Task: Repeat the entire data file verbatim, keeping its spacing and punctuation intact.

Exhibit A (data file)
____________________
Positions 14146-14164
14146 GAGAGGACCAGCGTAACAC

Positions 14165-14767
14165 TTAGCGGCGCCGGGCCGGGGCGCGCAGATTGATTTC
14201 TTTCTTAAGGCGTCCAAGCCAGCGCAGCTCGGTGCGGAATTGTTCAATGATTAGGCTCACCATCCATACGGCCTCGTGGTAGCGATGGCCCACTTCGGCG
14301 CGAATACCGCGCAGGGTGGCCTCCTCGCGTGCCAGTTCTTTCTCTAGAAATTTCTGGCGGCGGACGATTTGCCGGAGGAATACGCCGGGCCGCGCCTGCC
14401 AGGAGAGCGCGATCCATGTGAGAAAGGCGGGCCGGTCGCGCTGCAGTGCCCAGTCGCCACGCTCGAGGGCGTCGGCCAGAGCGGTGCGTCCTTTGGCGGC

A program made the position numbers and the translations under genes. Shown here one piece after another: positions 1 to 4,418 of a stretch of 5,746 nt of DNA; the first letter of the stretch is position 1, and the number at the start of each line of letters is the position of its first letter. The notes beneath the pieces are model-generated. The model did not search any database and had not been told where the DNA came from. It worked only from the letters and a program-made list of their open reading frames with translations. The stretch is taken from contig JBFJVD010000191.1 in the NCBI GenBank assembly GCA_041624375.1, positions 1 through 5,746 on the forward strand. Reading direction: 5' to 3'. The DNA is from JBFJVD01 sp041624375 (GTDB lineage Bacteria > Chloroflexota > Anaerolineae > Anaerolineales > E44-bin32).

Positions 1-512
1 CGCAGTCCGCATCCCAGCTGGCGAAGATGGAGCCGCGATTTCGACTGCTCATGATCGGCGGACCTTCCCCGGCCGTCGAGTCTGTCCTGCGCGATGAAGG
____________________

Positions 14146-14164
14146 GAGAGGACCAGCGTAACAC

Positions 14165-14767
14165 TTAGCGGCGCCGGGCCGGGGCGCGCAGATTGATTTC
14201 TTTCTTAAGGCGTCCAAGCCAGCGCAGCTCGGTGCGGAATTGTTCAATGATTAGGCTCACCATCCATACGGCCTCGTGGTAGCGATGGCCCACTTCGGCG
14301 CGAATACCGCGCAGGGTGGCCTCCTCGCGTGCCAGTTCTTTCTCTAGAAATTTCTGGCGGCGGACGATTTGCCGGAGGAATACGCCGGGCCGCGCCTGCC
14401 AGGAGAGCGCGATCCATGTGAGAAAGGCGGGCCGGTCGCGCTGCAGTGCCCAGTCGCCACGCTCGAGGGCGTCGGCCAGAGCGGTGCGTCCTTTGGCGGC

A program made the position numbers and the translations under genes. Shown here one piece after another: positions 1 to 4,418 of a stretch of 5,746 nt of DNA; the first letter of the stretch is position 1, and the number at the start of each line of letters is the position of its first letter. The notes beneath the pieces are model-generated. The model did not search any database and had not been told where the DNA came from. It worked only from the letters and a program-made list of their open reading frames with translations. The stretch is taken from contig JBFJVD010000191.1 in the NCBI GenBank assembly GCA_041624375.1, positions 1 through 5,746 on the forward strand. Reading direction: 5' to 3'. The DNA is from JBFJVD01 sp041624375 (GTDB lineage Bacteria > Chloroflexota > Anaerolineae > Anaerolineales > E44-bin32).

Positions 1-512
1 CGCAGTCCGCATCCCAGCTGGCGAAGATGGAGCCGCGATTTCGACTGCTCATGATCGGCGGACCTTCCCCGGCCGTCGAGTCTGTCCTGCGCGATGAAGG